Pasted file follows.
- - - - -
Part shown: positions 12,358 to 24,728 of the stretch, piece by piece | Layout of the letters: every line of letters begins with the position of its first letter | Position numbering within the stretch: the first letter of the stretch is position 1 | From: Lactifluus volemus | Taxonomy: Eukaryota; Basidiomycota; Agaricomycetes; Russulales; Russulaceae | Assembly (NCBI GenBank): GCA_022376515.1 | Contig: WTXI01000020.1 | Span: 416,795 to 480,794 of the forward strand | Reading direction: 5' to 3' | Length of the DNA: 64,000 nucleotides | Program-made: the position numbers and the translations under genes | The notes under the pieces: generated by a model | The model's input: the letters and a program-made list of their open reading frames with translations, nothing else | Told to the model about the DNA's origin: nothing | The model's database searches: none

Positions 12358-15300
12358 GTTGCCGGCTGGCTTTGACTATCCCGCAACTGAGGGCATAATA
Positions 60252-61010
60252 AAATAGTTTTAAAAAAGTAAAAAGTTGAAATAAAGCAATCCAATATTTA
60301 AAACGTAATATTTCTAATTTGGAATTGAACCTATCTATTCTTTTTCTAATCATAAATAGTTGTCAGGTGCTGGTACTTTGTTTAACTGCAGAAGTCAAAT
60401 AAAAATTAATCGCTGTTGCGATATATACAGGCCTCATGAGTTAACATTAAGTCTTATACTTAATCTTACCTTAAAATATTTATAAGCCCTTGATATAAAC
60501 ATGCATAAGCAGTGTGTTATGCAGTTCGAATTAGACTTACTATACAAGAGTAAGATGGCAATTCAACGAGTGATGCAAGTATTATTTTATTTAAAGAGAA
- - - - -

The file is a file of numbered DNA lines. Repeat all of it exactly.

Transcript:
Part shown: positions 12,358 to 24,728 of the stretch, piece by piece | Layout of the letters: every line of letters begins with the position of its first letter | Position numbering within the stretch: the first letter of the stretch is position 1 | From: Lactifluus volemus | Taxonomy: Eukaryota; Basidiomycota; Agaricomycetes; Russulales; Russulaceae | Assembly (NCBI GenBank): GCA_022376515.1 | Contig: WTXI01000020.1 | Span: 416,795 to 480,794 of the forward strand | Reading direction: 5' to 3' | Length of the DNA: 64,000 nucleotides | Program-made: the position numbers and the translations under genes | The notes under the pieces: generated by a model | The model's input: the letters and a program-made list of their open reading frames with translations, nothing else | Told to the model about the DNA's origin: nothing | The model's database searches: none

Positions 12358-15300
12358 GTTGCCGGCTGGCTTTGACTATCCCGCAACTGAGGGCATAATA
Positions 60252-61010
60252 AAATAGTTTTAAAAAAGTAAAAAGTTGAAATAAAGCAATCCAATATTTA
60301 AAACGTAATATTTCTAATTTGGAATTGAACCTATCTATTCTTTTTCTAATCATAAATAGTTGTCAGGTGCTGGTACTTTGTTTAACTGCAGAAGTCAAAT
60401 AAAAATTAATCGCTGTTGCGATATATACAGGCCTCATGAGTTAACATTAAGTCTTATACTTAATCTTACCTTAAAATATTTATAAGCCCTTGATATAAAC
60501 ATGCATAAGCAGTGTGTTATGCAGTTCGAATTAGACTTACTATACAAGAGTAAGATGGCAATTCAACGAGTGATGCAAGTATTATTTTATTTAAAGAGAA